DYK: The main predator of snails is firefly larvae. Do not Google this -- the photos are horrifying. Mother Nature is ruthless. Just think: fireflies are enchanting and snails are cute.

Time for a "Cute Snail" break thanks to these pix tweeted to me by Patricia@Polanetta.

photo by Vyacheslav Mishchenko
photo by Vyacheslav Mishchenko
OK, stop the cuteness. (or check Mischenkos FB for more) Back to the top of the food chain with Hannibal.

I had made a dozen marzipan snails so Chiyo's “Caged man” could eat the whole snail, shell and all as called for in the script.  But snails are slow – so slow, they got stuck in traffic and didn’t make it to the sound stage in time for the shot.  They had to film the shot another way as my marzipan snails sat in a box in the delivery guy's van as it crept along the highway in rush hour traffic.

Marzipan snails

Hanging around the abattoir

Spent the morning poking around the abattoir amid a mountain of meat, selecting sides and butts and shoulders to stand in for Sogliato’s skinned carcass from which he draws the Quinto Quarto.
OK...starting to feel like becoming a vegetarian

Not whistling while we work

Lungs a-fryin’ and whistling a “sibilo caratteristico”. Or not. We fried and fried those things and no whistle. Maybe they have to be from Italy. Or maybe they were lungs only dogs can hear.  But we pushed on. They will have to add the whistle in post production. Served the Caratella con carciofi – the liver, lung and heart of “lamb” on skewers. Professor Sogliato was no lamb but he was certainly skewered.
non-whistling lungs

And Bedelia keeps eating oysters

Like Botticelli's Aphrodite on a Half-shell...
Here's a Giant Oyster I made out of rice flour dough for close-up. It fit into an abalone shell.

While all await their fate next week, why not eat!

This week in Hannimeals

Ornella M of Poupou Kitchen in Toulouse made this exceptional Truite saumonee au bleu from Season 2

Lots more sketches and food and behind-the-scenes shots

..but I'm saving them for the Hannibal cookbook...see you next week after Episode 4!

All content copyright of Janice Poon/Feeding hannibal except where noted.
Reproduction without permission prohibited.

Thursday 11 June 2015

Episode 2 Primavera

Primavera pulse drumming in my head

Thrumming in my ear

Calling in the dark.


Louder than words. 

Hell hath no fury
Like a cannibal scorned.

Scoping, scanning…desperately searching for a food scene.

My life as a food stylist. Alas. As I read the latest script, my mind's eye rolls over stage directions for bodies tossed from towers, dead people revived, corpses revealed, and the blood of centuries coursing through catacombs. None of this captures my attention nor gives me pause.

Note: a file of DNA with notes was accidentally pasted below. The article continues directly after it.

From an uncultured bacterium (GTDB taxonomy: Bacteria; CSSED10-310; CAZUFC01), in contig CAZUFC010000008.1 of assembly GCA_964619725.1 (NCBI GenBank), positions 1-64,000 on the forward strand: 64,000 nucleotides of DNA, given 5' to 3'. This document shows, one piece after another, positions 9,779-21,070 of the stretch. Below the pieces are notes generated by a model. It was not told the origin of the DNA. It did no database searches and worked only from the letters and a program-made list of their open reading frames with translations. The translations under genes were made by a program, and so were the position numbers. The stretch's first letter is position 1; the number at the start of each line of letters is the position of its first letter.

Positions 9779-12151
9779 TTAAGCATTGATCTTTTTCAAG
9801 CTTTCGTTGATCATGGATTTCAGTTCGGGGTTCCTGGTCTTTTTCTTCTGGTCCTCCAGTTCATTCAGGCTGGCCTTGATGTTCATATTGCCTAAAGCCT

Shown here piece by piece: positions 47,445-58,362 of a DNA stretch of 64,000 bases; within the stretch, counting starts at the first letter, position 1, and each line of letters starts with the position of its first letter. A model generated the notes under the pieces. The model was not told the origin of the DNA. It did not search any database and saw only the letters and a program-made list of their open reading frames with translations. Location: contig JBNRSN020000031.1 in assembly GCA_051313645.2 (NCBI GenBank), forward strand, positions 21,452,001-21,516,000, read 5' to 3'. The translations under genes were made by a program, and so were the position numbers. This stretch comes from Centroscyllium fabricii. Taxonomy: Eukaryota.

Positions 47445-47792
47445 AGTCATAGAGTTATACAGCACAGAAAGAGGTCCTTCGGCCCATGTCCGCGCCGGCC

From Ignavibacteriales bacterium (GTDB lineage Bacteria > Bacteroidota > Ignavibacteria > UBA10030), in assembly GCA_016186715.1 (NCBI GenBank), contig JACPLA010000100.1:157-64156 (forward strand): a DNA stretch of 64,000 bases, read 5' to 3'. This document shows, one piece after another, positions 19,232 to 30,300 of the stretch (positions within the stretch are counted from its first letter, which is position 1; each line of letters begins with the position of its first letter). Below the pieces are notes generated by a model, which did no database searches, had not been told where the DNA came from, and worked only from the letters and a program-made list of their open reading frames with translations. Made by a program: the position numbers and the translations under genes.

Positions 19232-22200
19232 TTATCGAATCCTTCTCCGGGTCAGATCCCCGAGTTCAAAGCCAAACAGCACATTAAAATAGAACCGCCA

I re-read the script. There are several kitchen scenes but sorry, Ma’me, move along; nothing to see here: No cooking – just murder. *sigh*
Yes, that is the Botticelli sitting in the studio waiting for its closeup. Hoping there will not be blood spatter.

That Memory Palace thing of Hannibal's 

But blog I must, so in the interest of Hannibal Science, and in the absence of food, I’m giving you a “recipe” for how to make your own Memory Place. Like Hannibal’s but (I trust) less bloody and perhaps a bit less ostentatious.

For this, I go to my old beat-up copy of “The Memory Palace of Matteo Ricci”, Jonathan Spence’s account of the life of Matteo Ricci in 16c. China. It was Ricci who wrote, in Chinese, “The Art of Memory” in an attempt to teach Christianity to the upper class of Chinese society.

Just what you always wanted -- directions for your own Memory Palace

Here’s the How-To in a nutshell:

1. Imagine a building such as a temple or a reception hall. Visualize it and, in your mind's eye, walk through it, taking note of the details of the building and its contents. Spence recommends starting with a modest palace – you can add rooms and buildings to your Palace compound as necessary. It can be a real place, such as Hannibal’s chapel or totally fictitious.

2. Visualize the thing or event you want to remember.

3. Place that visual memory a location in your imagined “Palace” with a visual "key" or detail that relates to the memory.

4. Picture that memory in that location as vividly as you can. This is where that memory will reside. When you want to recall it, you mentally picture that particular place in your “Palace” and you will find the memory there, fully formed.